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Serious Illness Led to Millionaire Darrell Freeman’s Death

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Darrell S. Freeman Sr., who served as a mentor and benefactor for aspiring Black entrepreneurs, passed away Tuesday. Darrell Freeman’s cause of death was revealed after his death at 57.

His family announced the sad news on social media that the self-made millionaire died after a serious illness at the age of 57.

Freeman built tech company Zycron Inc. and then sold it in 2017 for more than $20 million. After that, the entrepreneur invested thousands of hours and millions of dollars to help disadvantaged people go to college and budding Black entrepreneurs succeed. 

Darrell S. Freeman Sr., who served as a mentor and benefactor for aspiring Black entrepreneurs, passed away Tuesday.

Freeman said in February: “I spent the majority of my life getting money,” I want to spend the majority of the rest of my life giving. I want to use my voice, my reputation, my resources to find people and help them become better.”

He preached education as chairman of the civic group 100 Black Men and as chamber board chair. He also backed it up with money and time.

Darrell donated more than $100,000 to MTSU for programs to help 1st generation college students and also hosted free ladies’ lunches to guide women entrepreneurs from around the country.

Freeman invested in and mentored about a dozen Black entrepreneurs, including the 3nTennessee State University roommates who launched Slim & Husky’s Pizza Beeria chain.

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What was Darrell Freeman’s Cause of Death?

The family of Darrell S. Freeman Sr. released a statement today announcing his passing, which occurred at his Brentwood home. According to reports, a serious illness led to Darrell Freeman’s cause of death.

“Our beloved father and husband suffered from a serious illness that he succumbed to on the evening of June 28, 2022. As we navigate this unknown territory and difficult time, we ask for your prayers and privacy,” Freeman’s family said in a statement early this morning.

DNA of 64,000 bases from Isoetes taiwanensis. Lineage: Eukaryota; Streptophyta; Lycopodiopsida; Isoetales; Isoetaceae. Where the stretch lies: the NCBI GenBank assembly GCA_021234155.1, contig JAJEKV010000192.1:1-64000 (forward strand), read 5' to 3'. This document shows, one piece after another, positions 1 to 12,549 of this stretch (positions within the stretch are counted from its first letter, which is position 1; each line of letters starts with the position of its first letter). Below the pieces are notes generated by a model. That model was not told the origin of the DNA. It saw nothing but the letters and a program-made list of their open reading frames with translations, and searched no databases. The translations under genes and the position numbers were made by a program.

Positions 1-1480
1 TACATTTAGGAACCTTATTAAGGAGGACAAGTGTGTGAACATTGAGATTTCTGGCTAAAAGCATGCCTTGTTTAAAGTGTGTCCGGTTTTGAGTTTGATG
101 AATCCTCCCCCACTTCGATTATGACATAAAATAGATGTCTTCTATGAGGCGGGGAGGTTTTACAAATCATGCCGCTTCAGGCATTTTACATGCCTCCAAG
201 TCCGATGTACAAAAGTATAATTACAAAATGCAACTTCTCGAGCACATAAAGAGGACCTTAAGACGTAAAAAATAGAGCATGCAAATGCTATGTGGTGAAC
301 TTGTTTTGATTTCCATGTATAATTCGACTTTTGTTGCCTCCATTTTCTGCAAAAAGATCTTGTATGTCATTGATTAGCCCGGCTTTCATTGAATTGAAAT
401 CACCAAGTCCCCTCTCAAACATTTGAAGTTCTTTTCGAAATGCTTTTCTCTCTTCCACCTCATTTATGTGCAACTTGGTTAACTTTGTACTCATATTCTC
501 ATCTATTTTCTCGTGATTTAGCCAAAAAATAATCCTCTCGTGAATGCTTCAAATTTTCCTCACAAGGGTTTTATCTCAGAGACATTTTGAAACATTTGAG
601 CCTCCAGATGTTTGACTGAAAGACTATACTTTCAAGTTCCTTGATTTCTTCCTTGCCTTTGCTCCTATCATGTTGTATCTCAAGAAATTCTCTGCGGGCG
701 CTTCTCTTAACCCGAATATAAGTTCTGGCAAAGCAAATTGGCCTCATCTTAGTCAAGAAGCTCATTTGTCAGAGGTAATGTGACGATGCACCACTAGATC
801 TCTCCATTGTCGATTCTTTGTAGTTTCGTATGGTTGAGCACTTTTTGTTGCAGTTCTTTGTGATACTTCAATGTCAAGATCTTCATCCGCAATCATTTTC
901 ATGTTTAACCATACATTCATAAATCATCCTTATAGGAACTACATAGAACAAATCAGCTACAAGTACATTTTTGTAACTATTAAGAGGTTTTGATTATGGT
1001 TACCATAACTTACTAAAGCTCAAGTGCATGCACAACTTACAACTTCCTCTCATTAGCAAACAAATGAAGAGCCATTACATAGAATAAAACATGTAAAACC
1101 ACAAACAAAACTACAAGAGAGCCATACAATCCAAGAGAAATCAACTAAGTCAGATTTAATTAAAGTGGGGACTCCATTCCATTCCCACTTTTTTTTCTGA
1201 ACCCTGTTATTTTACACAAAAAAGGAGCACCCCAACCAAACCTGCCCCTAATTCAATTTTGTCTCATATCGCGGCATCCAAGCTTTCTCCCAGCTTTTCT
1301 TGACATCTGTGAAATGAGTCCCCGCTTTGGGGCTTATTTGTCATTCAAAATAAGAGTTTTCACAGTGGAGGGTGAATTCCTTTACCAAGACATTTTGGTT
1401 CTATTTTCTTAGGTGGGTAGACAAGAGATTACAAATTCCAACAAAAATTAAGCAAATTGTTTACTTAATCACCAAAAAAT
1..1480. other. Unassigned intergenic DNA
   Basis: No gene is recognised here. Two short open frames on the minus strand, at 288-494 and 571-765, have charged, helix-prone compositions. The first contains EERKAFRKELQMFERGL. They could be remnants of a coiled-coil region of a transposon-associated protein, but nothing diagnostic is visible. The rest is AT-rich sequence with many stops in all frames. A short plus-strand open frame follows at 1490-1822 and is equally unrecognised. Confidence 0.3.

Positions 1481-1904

The family of Darrell S. Freeman Sr. released a statement today announcing his passing, which occurred at his Brentwood home.

Nashville Chamber CEO Ralph Schulz paid a touching tribute to Freeman, saying: “He was a lion of a leader, and his impact will be felt for generations.”

He continued: “Darrell was a mentor to many and was passionate about education and the doors it opened for him and could open for others.”

Longtime business community leader Jacky Akbari, who is the founder of economic development consulting firm Worthington Advisory also paid tribute to the late entrepreneur.

“He was a take-no-prisoners person that made you think about things in a way that made you go, hmmm, that’s probably right. He was a bold truth-teller,” Akbari said.

Freeman’s dad was a foundry worker and poured iron for 38 years. His mom worked as a maid. The family rented half a duplex in a Black, working-class neighborhood in Chattanooga.

No one in his family had gone to college. At 15, he followed a cousin, Kenny, to Kirkman Technical High School, where he learned to fix TVs and radio.

After finishing graduate school in 1990, Freeman started working for a small Smyrna computer repair company. He made between $12 and $15 an hour, and the company billed customers between $1,500 and $2,000 a day for Darrell’s labor.

He said: “That’s when I realized I had a skillset valuable to the marketplace.” With credit cards, about $2,000 in savings, and the support of his wife, he launched Advanced Computer Services in an office on Murfreesboro Road.

In 25 years, he built Zycron into a company with 300-plus employees. He used lots of money from the sale of that company to help young disadvantaged people start their businesses.

Slim & Husky‘s co-owner Derrick “Moe” Moore called Darrell’s support “game-changing” for 1st generation Black college students.

Moore said: “To have a mentor who’s been in their shoes, who doesn’t come from money, and then to be where Darrell is? That delivers the message they can be something and they can go further than they ever imagined.”

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2 Comments

  1. Anonymous June 29, 2022

    Darrell was 57 not 75

    Reply
  2. Anonymous July 10, 2022

    He was 57 not 75

    Reply

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